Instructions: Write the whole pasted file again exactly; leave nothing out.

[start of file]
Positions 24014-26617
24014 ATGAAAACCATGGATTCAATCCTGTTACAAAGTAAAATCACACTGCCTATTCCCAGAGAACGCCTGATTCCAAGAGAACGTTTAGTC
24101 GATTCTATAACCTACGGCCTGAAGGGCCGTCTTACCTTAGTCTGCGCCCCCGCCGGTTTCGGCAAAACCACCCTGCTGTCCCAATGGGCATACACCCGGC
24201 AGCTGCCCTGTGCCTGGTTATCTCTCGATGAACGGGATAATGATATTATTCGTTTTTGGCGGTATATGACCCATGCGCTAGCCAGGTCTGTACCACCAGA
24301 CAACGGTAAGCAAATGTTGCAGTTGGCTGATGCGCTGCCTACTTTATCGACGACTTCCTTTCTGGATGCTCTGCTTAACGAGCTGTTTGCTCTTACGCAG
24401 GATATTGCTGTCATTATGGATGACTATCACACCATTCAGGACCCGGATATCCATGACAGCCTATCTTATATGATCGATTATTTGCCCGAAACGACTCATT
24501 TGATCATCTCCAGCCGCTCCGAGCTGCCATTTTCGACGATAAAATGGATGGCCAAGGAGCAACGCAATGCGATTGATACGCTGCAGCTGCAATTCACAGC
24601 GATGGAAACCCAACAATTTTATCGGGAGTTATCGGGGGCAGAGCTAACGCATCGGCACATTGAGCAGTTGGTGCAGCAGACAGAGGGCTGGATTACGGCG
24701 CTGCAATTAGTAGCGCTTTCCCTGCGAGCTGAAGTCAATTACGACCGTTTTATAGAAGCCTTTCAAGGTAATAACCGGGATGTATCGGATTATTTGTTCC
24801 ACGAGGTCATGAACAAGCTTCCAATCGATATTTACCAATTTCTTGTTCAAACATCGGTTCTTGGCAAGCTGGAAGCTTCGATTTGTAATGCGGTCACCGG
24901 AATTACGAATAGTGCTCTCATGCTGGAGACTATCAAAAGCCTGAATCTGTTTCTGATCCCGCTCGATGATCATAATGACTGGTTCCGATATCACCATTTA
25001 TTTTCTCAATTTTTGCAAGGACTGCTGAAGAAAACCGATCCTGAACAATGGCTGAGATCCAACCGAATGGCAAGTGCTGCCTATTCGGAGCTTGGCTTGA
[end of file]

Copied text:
Positions 24014-26617
24014 ATGAAAACCATGGATTCAATCCTGTTACAAAGTAAAATCACACTGCCTATTCCCAGAGAACGCCTGATTCCAAGAGAACGTTTAGTC
24101 GATTCTATAACCTACGGCCTGAAGGGCCGTCTTACCTTAGTCTGCGCCCCCGCCGGTTTCGGCAAAACCACCCTGCTGTCCCAATGGGCATACACCCGGC
24201 AGCTGCCCTGTGCCTGGTTATCTCTCGATGAACGGGATAATGATATTATTCGTTTTTGGCGGTATATGACCCATGCGCTAGCCAGGTCTGTACCACCAGA
24301 CAACGGTAAGCAAATGTTGCAGTTGGCTGATGCGCTGCCTACTTTATCGACGACTTCCTTTCTGGATGCTCTGCTTAACGAGCTGTTTGCTCTTACGCAG
24401 GATATTGCTGTCATTATGGATGACTATCACACCATTCAGGACCCGGATATCCATGACAGCCTATCTTATATGATCGATTATTTGCCCGAAACGACTCATT
24501 TGATCATCTCCAGCCGCTCCGAGCTGCCATTTTCGACGATAAAATGGATGGCCAAGGAGCAACGCAATGCGATTGATACGCTGCAGCTGCAATTCACAGC
24601 GATGGAAACCCAACAATTTTATCGGGAGTTATCGGGGGCAGAGCTAACGCATCGGCACATTGAGCAGTTGGTGCAGCAGACAGAGGGCTGGATTACGGCG
24701 CTGCAATTAGTAGCGCTTTCCCTGCGAGCTGAAGTCAATTACGACCGTTTTATAGAAGCCTTTCAAGGTAATAACCGGGATGTATCGGATTATTTGTTCC
24801 ACGAGGTCATGAACAAGCTTCCAATCGATATTTACCAATTTCTTGTTCAAACATCGGTTCTTGGCAAGCTGGAAGCTTCGATTTGTAATGCGGTCACCGG
24901 AATTACGAATAGTGCTCTCATGCTGGAGACTATCAAAAGCCTGAATCTGTTTCTGATCCCGCTCGATGATCATAATGACTGGTTCCGATATCACCATTTA
25001 TTTTCTCAATTTTTGCAAGGACTGCTGAAGAAAACCGATCCTGAACAATGGCTGAGATCCAACCGAATGGCAAGTGCTGCCTATTCGGAGCTTGGCTTGA